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Feminist inheritances and foremothers: The beginnings of feminism in modern India

Anagol, Padma 2010. Feminist inheritances and foremothers: The beginnings of feminism in modern India. Women's History Review 19 (4) , pp. 523-546. 10.1080/09612025.2010.502398

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Abstract

This article illumines the nature and content of modern Indian feminism, tracing its beginnings in the great nineteenth‐century social and religious reform movements in Maharashtra, Western India. Early feminist theory is tracked in the theories of women’s subordination proposed by Christian and Hindu feminists. The linguistic sophistication in feminist genealogy is revealed through women’s critiques of Indian society and gender relations, especially the formation of two key feminist concepts: condition of the ‘stri‐jati’ (womankind) and ‘bhaginivarg’ (sisterhood), aided by the ‘women’s press’ in the Marathi language. Their attacks on the shastras (religious texts) is considered as an important marker in their progression towards feminism. The article closes with an examination of women’s self‐assertion movements through the utilisation of law courts. In doing so, it counters the current historiography by arguing that if Indian patriarchy felt under siege during the Age of Consent (1891) controversy, it can only be explained by the threat posed by women’s agency.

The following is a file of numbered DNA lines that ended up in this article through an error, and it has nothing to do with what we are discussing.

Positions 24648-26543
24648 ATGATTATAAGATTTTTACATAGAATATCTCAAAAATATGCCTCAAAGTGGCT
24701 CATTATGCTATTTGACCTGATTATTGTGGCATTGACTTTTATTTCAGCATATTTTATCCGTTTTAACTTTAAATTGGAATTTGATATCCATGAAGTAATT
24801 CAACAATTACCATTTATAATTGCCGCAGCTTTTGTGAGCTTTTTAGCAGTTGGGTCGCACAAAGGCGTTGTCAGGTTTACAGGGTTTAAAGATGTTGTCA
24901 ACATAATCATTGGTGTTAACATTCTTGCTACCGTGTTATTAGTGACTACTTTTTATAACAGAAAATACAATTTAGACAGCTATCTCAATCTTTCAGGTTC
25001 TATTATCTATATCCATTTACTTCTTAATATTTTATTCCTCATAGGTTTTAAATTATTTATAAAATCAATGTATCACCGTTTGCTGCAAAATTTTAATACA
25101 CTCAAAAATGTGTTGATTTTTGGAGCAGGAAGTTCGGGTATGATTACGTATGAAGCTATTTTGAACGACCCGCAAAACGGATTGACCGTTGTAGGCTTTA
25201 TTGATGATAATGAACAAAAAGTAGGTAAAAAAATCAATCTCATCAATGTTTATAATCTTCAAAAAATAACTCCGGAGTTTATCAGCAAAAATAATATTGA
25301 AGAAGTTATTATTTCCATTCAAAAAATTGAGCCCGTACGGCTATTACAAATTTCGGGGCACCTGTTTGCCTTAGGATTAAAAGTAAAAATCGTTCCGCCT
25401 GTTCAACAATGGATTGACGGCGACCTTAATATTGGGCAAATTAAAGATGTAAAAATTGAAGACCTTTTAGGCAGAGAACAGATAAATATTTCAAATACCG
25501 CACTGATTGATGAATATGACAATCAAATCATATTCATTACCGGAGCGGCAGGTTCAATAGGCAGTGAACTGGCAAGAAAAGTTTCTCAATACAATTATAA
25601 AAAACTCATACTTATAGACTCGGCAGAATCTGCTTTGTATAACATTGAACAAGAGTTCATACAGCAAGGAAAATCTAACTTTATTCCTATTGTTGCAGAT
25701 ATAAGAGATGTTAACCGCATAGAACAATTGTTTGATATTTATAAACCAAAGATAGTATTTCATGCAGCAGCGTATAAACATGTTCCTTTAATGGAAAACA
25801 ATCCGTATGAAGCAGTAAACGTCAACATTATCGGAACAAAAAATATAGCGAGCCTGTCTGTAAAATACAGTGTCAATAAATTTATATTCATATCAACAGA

Item Type: Article
Date Type: Publication
Status: Published
Schools: History, Archaeology and Religion
Subjects: D History General and Old World > DS Asia
H Social Sciences > HQ The family. Marriage. Woman
Additional Information: Special Issue: International Feminisms
Publisher: Taylor and Francis
ISSN: 0961-2025
Last Modified: 04 Jun 2017 02:54
URI: http://orca-mwe.cf.ac.uk/id/eprint/13676

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